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New Year price changes in Spain: What's gone up and come down?
Thursday, January 18, 2024 @ 7:32 PM

EVERY January in Spain sees the start of a new tax year and, with it, changes in prices of utilities, commodities and certain consumer goods, along with amendments to State benefits, the minimum wage, and contributory pensions.

Calculating the cost of a New Year…but not everything has gone up in price in 2024 (photo: Caixa Popular)

It's not always bad news: Sometimes, prices go down – although pensions and the lowest legal salaries never do; in theory, these should rise in line with inflation, but even larger hikes can be introduced where it is considered socially necessary.

Not everyone is affected by increases in taxes, when these are announced. For January 2024, it is mainly the highest earners who will have to pay slightly more.

So, what's going up and what's coming down as we face the usual post-Christmas efforts to tighten our belts?



Energy bills are the first to go up in 2024, due to a review in taxes applied to electricity supply. 

Throughout 2023, the government slashed value-added tax (IVA) on mains electricity to 5%, to offset energy price inflation caused by the war in Ukraine, but a gradual return to the usual mid-rate IVA band of 10% is expected over 2024.

Standing charges will rise slightly for electricity use at peak times – between 10.00 and 14.00 and 18.00 and 22.00 on weekdays – but will experience a small decrease for the lowest-priced time brackets, between midnight and 06.00 on weekdays and all day at weekends.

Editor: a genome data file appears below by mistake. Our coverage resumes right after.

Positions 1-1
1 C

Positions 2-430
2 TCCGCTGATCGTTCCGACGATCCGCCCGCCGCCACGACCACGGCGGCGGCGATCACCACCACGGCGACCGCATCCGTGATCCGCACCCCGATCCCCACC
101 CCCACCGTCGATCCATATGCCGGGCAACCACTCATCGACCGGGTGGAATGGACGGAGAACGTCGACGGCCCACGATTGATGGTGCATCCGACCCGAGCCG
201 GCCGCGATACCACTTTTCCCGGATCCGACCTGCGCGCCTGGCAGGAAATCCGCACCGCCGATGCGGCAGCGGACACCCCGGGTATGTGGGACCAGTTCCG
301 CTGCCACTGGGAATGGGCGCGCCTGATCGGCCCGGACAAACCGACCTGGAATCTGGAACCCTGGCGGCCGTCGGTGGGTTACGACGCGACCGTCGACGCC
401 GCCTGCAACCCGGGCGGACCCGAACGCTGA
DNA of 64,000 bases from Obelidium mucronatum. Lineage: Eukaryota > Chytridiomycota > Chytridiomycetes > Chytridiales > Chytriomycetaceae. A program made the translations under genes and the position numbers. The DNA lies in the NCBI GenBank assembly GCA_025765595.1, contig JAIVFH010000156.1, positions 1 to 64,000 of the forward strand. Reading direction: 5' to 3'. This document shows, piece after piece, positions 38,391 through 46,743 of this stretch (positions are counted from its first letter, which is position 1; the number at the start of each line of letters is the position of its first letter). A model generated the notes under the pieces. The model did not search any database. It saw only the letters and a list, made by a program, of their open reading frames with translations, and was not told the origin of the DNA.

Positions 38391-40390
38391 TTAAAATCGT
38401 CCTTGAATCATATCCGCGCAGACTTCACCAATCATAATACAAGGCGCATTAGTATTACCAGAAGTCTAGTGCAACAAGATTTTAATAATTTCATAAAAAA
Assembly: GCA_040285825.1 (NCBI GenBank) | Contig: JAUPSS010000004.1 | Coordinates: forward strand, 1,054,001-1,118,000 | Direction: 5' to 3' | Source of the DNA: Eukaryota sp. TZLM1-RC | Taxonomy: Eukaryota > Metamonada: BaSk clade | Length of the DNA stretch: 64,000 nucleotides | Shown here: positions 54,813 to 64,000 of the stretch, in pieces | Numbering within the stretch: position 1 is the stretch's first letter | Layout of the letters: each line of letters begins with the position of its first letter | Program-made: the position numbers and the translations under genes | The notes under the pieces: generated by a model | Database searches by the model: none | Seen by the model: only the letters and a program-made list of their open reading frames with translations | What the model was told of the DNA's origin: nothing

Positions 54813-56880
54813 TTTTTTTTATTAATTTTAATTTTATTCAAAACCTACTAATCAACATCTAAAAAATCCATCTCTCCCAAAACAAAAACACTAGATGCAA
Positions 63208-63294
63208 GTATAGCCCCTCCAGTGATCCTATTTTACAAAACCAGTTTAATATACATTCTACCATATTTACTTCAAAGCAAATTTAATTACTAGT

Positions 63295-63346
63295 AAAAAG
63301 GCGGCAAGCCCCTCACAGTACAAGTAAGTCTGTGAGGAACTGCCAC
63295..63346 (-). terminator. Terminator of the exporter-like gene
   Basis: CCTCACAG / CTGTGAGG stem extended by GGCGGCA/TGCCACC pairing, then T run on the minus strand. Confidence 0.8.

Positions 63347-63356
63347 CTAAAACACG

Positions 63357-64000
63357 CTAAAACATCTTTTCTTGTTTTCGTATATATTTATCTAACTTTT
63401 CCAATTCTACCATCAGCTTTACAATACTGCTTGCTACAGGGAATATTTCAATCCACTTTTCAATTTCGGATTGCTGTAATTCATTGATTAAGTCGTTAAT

Also last year, the government opted to subsidise Special Tax on Electricity (Impuesto Especial sobre la Electricidad) by 5.11%, leaving it at a total of 0.5%; from the start of 2024, this tax will rise again to 2.5%, and after June this year, will go up again to 3.8%.

For households who use biomass pellets for wood-burning stoves to heat their homes, the reduction in IVA on these to 5% in 2023 will gradually be axed; it has now gone up to 10% and, after June, will return to its previous top-band IVA rate, which is 21%.

So far, the government has not made any amendments to its electricity bill subsidies for low-income households. Last year, 'vulnerable' consumers' discounts went from 25% to up to 65%, and 'extremely vulnerable' consumers' reductions from 40% to up to 85%. This scheme has been renewed again until June – it is reviewed on a six-monthly basis, but as it has been in place for nearly seven years now, is likely to be renewed again mid-year – and is available to individuals and very small businesses who meet the income threshold.


Value-added tax on food

In response to food price inflation, Spain's government opted to cut value-added tax (IVA) on staple goods as a temporary measure, and has announced this will continue until at least June 2024.

When prices soared as a consequence of the invasion of Ukraine, some food items which attract the mid-rate IVA band of 10% had theirs reduced to 5% - namely cooking oil and pasta – whilst those considered 'basics', levied at the bottom rate of 4%, became IVA-free.



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